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Hear This Not That: The Weeknd’s ‘Starboy’ reveals growth in musical style, maturity

The Weeknd showed the beginnings of stardom with 2015 album “Beauty Behind the Madness” (right) now fully realized with Friday’s release of “Starboy” (left). (Republic Records)

By Kun Yong (Sean) Lee

Nov. 27, 2016 11:18 p.m.

Music fans can find it hard to decide which albums to stream and which to skip, considering the surplus of new music released. Each week, A&E columnist Sean Lee will compare two newly released albums and recommend which one students should listen to. This week, Lee reflects on the The Weeknd’s rise from his last-year release of “Beauty Behind the Madness” and the realization of his star power with “Starboy,” which was released Friday.

Canadian superstar The Weeknd commands such a level of hype that even a haircut can drive ripples of internet anticipation for a new album.

Few mainstream artists can maintain the level of musical consistency the Toronto crooner has shown over the course of his two latest album releases, “Beauty Behind the Madness” and “Starboy.”

The Weeknd, the musical pseudonym of Abel Makkonen Tesfaye, dominated 2015 with his album “Beauty Behind the Madness.”

The singer’s interest in live instrumentation came to the forefront on the 2015 hit “Can’t Feel My Face,” amid genre-bending electronic dance music beats. While none of the album’s other songs topped the charts quite like “Can’t Feel My Face,” the mature rhythm and blues and electronic mixture throughout the rest of the tracks elevated The Weeknd’s image from the dark house partier to international icon.

[Last week: Hear This Not That: Thee Oh Sees’ album reinvents rock, Title Tracks’ is unoriginal]

But “Beauty Behind the Madness” was not without flaws, especially in the case of lyrical and thematic repetitiveness. In “Tell Your Friends,” the lyrics “Go tell your friends about it” and Tesfaye’s monotonous voice drone on – the redundant lyrics failed to match the exciting variety and contrast in the sound production of the album.

“Real Life,” the opening track from “Beauty Behind the Madness,” pairs arena-ready synths with Tesfaye’s confessional lyrics, “‘Cause every woman that loved me / I seemed to push them away.” His rejection of true emotional connection in favor of momentary intoxication and affluence is a lyrical theme prevalent throughout the rest of the album.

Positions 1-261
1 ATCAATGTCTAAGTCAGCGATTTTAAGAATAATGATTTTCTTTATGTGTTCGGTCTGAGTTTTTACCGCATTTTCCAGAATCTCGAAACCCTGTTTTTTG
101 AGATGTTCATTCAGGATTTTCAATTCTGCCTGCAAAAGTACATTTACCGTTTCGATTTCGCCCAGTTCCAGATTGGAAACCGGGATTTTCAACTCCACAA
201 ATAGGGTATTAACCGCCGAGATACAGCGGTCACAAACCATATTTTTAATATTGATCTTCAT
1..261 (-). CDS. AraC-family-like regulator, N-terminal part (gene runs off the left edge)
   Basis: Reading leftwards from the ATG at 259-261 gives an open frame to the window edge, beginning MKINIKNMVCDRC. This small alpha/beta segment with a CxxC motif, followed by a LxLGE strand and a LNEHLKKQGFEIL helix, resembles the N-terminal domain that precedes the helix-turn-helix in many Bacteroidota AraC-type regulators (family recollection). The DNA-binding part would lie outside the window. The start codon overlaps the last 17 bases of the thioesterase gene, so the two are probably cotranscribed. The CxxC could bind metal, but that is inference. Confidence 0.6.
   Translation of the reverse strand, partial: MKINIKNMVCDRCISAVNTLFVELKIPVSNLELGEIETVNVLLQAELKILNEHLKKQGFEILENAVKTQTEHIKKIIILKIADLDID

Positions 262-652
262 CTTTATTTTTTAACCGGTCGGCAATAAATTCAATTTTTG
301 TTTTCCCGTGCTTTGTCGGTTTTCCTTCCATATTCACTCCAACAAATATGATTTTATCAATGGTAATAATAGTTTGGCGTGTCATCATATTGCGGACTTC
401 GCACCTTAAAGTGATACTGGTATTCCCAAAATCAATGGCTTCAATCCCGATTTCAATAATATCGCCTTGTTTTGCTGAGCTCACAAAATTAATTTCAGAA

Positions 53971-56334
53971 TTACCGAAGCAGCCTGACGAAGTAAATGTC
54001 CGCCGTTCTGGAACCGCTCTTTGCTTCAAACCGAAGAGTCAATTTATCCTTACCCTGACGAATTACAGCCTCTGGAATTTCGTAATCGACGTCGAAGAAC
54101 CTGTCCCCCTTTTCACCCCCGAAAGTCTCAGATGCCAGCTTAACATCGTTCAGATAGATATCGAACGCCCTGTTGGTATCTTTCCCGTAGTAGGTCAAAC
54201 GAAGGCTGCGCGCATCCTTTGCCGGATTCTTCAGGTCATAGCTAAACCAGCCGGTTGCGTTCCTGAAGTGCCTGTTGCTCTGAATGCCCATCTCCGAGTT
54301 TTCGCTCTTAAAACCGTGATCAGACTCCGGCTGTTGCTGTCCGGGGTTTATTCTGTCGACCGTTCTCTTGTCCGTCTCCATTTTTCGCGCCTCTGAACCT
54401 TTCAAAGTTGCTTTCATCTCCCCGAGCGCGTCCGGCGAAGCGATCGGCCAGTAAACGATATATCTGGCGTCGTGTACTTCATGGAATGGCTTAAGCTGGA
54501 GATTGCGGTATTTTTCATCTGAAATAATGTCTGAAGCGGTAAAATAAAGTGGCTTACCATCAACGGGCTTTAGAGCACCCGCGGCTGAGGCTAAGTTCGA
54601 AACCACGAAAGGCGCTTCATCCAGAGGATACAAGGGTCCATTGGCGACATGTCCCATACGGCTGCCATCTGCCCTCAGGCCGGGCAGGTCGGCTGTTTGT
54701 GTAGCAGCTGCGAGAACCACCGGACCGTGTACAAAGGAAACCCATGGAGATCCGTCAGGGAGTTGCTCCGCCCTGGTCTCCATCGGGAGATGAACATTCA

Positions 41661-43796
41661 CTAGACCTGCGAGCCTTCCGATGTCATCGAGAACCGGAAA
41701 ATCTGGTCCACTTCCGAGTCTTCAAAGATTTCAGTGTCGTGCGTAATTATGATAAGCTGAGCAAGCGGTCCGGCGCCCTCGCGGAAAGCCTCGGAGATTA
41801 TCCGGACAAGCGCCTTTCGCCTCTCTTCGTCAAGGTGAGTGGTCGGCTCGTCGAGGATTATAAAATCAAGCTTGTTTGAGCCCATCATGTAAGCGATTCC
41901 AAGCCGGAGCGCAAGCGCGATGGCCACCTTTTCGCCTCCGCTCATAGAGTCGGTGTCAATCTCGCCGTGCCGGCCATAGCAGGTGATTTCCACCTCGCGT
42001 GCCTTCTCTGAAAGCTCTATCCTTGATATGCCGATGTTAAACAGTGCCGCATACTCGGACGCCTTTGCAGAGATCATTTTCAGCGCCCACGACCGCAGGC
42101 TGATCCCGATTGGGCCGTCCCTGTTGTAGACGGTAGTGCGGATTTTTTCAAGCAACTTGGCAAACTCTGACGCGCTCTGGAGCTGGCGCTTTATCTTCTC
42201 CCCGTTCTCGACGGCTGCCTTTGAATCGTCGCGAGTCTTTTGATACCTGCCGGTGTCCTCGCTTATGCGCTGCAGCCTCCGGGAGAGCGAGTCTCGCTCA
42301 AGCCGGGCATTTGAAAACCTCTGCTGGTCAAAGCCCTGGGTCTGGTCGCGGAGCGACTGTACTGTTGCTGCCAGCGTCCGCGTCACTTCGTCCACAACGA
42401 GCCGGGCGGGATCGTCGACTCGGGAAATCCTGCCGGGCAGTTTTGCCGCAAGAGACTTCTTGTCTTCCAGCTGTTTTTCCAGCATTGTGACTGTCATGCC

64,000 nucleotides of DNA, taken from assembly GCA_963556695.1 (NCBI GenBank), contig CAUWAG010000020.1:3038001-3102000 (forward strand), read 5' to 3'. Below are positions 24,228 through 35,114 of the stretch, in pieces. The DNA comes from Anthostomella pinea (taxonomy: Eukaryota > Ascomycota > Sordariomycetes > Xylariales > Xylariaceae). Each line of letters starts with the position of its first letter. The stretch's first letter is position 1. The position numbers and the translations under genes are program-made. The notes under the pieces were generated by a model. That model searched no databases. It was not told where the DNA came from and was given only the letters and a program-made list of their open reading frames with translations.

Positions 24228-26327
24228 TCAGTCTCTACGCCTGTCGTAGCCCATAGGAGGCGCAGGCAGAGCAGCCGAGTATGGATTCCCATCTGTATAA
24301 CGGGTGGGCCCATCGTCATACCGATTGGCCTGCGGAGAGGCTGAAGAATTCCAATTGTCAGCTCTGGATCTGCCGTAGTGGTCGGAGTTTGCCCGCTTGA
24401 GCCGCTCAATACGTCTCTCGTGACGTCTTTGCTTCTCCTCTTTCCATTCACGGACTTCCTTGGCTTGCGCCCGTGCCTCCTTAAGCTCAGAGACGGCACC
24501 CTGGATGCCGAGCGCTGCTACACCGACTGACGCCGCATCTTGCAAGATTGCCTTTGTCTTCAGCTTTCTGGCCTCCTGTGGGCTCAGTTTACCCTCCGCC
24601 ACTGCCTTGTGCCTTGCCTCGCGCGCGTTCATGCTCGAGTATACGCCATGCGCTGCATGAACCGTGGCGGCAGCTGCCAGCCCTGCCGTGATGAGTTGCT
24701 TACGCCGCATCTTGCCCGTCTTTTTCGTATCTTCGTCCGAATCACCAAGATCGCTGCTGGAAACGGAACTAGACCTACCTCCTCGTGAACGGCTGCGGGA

On “Losers,” The Weeknd sings, “I’m not the type to count on you / ‘Cause stupid’s next to ‘I love you,’” which is paired with a heavy EDM drop at the chorus. The combination makes the song an anthem for self-empowerment that will make its way into the club scene.

“Acquainted” finds The Weeknd rejecting a lover whom he deems “no good,” bemoaning that her problem is she loves him in a way no one else has. But his signature high-pitched R&B voice over gritty trap beats makes it sound as if the instrumental was originally intended more for a rapper like Future than for Tesfaye and his crooning vocals.

With the release of The Weeknd’s third studio album “Starboy,” the artist once again reinvents himself musically with heavy synths and futuristic sounds, all the while addressing his past album’s flaws by choosing elegant production that better suits his smooth, casual singing style. “Starboy” is the sign of an artist who has recognized his weaknesses and has grown from them.

[Read more: More album comparisons from ‘Hear This Not That’]

Looking back, “Beauty Behind the Madness” lyrically left The Weeknd warbling to an immature sense of love that confuses a one-night stand for serious connection. Paired with an assortment of highly produced beats, the older album sounded like a collection of flopped singles instead of a singular body of work.

But the production on “Starboy” complements The Weeknd’s singing while presenting a newfound sense of lyrical maturity. The Weeknd in 2015 chose to remain aloof, but The Weeknd in 2016 reveals that all the partying and drugs covered up his insecurities toward attachment.

“I just need a girl who gon’ really understand,” sings The Weeknd on “Party Monster,” revealing a deeper perspective on emotional connection than his previous album, which focused on looks and lust. On “True Colors,” Tesfaye reveals relationship concerns as he asks his lover to disclose her true self to him, singing, “These are the questions of a new lover.”

Productionwise, the sleek beats influenced by Daft Punk’s futuristic electronica on the title track “Starboy” and “I Feel It Coming” elevate The Weeknd’s singing style, along with hip-hop beats made slower and passionate with guitars, as on the Kendrick Lamar featured track “Sidewalks.”

Listen to “Beauty Behind the Madness” for a glimpse into the troubled artist hiding behind extravagant instrumentation. Listen to “Starboy” for a complete revelation of a matured musician whose celebrity lives up to his title track.

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Kun Yong (Sean) Lee
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